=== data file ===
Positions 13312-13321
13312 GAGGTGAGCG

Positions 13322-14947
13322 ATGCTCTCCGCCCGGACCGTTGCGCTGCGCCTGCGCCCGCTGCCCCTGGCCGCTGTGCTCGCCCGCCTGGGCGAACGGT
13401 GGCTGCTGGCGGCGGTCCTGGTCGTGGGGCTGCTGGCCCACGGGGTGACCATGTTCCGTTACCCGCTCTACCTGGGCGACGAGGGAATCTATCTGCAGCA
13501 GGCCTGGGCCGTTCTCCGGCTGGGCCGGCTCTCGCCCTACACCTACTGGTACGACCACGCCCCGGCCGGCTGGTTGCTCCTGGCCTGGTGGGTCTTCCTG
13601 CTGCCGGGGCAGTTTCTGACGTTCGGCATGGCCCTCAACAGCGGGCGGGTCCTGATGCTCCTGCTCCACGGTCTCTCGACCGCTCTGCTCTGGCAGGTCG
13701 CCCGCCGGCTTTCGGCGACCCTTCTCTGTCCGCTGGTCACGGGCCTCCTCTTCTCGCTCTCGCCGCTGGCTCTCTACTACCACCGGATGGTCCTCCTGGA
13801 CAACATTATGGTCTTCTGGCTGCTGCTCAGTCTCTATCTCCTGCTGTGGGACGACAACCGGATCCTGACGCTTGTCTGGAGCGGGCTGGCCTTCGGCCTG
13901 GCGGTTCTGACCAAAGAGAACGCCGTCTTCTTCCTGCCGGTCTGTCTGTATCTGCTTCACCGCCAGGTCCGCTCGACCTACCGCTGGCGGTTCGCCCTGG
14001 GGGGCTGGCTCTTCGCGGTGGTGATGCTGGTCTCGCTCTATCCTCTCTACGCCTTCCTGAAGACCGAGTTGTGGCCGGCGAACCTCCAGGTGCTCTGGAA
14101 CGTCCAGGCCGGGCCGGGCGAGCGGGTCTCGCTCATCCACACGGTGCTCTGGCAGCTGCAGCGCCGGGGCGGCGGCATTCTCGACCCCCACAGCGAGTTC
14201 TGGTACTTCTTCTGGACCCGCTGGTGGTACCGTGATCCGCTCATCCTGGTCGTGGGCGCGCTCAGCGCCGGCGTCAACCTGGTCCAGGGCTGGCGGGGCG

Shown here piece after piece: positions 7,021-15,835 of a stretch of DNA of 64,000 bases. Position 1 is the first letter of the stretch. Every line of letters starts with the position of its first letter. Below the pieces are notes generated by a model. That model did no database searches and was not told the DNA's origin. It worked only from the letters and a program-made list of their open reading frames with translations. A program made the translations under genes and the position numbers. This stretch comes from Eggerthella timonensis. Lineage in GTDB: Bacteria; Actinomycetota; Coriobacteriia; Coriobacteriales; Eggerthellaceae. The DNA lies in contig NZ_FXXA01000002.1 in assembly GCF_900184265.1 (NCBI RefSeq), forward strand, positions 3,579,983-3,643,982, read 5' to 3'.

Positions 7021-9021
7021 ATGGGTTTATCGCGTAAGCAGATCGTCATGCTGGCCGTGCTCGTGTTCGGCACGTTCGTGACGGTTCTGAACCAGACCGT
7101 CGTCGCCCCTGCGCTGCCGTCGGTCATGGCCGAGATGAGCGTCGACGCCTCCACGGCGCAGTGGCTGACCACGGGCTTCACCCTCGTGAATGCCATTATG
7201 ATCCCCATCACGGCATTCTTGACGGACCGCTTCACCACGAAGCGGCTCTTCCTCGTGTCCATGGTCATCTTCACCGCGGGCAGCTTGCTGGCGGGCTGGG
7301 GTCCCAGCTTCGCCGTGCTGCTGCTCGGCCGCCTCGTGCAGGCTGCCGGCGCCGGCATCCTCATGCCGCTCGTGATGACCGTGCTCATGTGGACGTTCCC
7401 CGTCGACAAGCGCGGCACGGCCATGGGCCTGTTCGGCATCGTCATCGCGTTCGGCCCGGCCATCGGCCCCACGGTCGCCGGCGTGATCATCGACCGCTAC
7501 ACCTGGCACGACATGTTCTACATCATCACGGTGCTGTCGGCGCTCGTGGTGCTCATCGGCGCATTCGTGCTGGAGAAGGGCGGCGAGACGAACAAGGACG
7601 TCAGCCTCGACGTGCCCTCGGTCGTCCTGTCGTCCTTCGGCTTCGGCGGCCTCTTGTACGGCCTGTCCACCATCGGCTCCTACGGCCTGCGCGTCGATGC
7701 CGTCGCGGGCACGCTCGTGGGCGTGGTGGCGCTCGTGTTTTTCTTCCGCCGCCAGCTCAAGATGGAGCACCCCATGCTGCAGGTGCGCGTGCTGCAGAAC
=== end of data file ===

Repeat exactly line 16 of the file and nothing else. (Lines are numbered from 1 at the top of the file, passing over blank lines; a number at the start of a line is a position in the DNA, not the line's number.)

7021 ATGGGTTTATCGCGTAAGCAGATCGTCATGCTGGCCGTGCTCGTGTTCGGCACGTTCGTGACGGTTCTGAACCAGACCGT